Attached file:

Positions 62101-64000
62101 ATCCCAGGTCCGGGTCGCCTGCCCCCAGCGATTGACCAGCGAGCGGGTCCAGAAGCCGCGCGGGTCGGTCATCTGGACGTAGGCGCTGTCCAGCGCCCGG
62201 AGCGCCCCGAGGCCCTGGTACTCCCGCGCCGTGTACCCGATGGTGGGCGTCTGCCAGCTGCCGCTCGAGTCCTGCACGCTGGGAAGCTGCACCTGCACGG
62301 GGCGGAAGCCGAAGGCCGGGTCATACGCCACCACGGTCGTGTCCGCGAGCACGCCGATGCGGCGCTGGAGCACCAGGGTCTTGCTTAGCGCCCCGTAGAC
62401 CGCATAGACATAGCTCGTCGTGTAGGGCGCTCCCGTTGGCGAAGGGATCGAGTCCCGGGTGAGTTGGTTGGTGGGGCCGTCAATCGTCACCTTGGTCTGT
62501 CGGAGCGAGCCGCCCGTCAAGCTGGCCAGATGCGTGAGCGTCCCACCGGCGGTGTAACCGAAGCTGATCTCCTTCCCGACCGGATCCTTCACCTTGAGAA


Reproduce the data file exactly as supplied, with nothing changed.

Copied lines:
Positions 62101-64000
62101 ATCCCAGGTCCGGGTCGCCTGCCCCCAGCGATTGACCAGCGAGCGGGTCCAGAAGCCGCGCGGGTCGGTCATCTGGACGTAGGCGCTGTCCAGCGCCCGG
62201 AGCGCCCCGAGGCCCTGGTACTCCCGCGCCGTGTACCCGATGGTGGGCGTCTGCCAGCTGCCGCTCGAGTCCTGCACGCTGGGAAGCTGCACCTGCACGG
62301 GGCGGAAGCCGAAGGCCGGGTCATACGCCACCACGGTCGTGTCCGCGAGCACGCCGATGCGGCGCTGGAGCACCAGGGTCTTGCTTAGCGCCCCGTAGAC
62401 CGCATAGACATAGCTCGTCGTGTAGGGCGCTCCCGTTGGCGAAGGGATCGAGTCCCGGGTGAGTTGGTTGGTGGGGCCGTCAATCGTCACCTTGGTCTGT
62501 CGGAGCGAGCCGCCCGTCAAGCTGGCCAGATGCGTGAGCGTCCCACCGGCGGTGTAACCGAAGCTGATCTCCTTCCCGACCGGATCCTTCACCTTGAGAA